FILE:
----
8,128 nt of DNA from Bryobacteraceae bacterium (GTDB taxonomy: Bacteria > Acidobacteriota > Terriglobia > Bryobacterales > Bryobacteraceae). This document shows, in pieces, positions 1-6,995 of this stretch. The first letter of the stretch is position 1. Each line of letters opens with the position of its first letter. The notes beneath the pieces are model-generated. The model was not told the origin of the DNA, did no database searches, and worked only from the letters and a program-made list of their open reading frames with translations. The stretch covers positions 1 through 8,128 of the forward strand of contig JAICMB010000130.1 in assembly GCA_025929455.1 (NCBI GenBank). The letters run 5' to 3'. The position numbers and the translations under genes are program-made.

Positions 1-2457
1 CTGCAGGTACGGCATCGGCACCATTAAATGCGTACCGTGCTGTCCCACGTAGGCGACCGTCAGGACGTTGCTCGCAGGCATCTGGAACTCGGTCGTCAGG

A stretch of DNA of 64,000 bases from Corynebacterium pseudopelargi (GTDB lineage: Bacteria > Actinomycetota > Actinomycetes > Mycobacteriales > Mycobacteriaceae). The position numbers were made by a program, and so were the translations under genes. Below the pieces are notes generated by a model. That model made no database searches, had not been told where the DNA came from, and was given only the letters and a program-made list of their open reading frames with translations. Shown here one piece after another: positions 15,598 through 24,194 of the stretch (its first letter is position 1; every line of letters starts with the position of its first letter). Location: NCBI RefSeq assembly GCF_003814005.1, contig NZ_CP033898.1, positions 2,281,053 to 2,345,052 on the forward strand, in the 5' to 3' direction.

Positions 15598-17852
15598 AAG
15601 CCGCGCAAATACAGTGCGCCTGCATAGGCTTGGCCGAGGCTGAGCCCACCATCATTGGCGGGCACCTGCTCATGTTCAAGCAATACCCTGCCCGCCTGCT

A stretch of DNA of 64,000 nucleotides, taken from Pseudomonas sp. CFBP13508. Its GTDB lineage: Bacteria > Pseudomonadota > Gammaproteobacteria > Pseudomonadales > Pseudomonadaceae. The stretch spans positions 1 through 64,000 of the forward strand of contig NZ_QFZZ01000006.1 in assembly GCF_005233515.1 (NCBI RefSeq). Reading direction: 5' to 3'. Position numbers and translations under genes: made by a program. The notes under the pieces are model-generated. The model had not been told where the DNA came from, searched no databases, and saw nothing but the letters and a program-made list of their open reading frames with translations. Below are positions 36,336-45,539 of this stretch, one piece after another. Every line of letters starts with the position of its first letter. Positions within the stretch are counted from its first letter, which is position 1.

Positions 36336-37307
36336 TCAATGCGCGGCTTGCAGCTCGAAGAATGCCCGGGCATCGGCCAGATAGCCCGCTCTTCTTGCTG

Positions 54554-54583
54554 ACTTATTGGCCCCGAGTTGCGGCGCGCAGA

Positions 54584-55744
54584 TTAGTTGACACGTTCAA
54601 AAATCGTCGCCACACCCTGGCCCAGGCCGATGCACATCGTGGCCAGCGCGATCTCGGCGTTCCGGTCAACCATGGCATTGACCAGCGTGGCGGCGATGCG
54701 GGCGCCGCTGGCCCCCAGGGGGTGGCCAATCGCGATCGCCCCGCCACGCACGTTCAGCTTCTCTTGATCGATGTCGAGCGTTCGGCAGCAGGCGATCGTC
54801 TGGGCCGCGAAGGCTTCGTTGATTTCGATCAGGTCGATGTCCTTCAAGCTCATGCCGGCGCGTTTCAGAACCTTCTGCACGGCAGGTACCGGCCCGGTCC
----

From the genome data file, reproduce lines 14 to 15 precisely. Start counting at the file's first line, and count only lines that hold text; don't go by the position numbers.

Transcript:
54584 TTAGTTGACACGTTCAA
54601 AAATCGTCGCCACACCCTGGCCCAGGCCGATGCACATCGTGGCCAGCGCGATCTCGGCGTTCCGGTCAACCATGGCATTGACCAGCGTGGCGGCGATGCG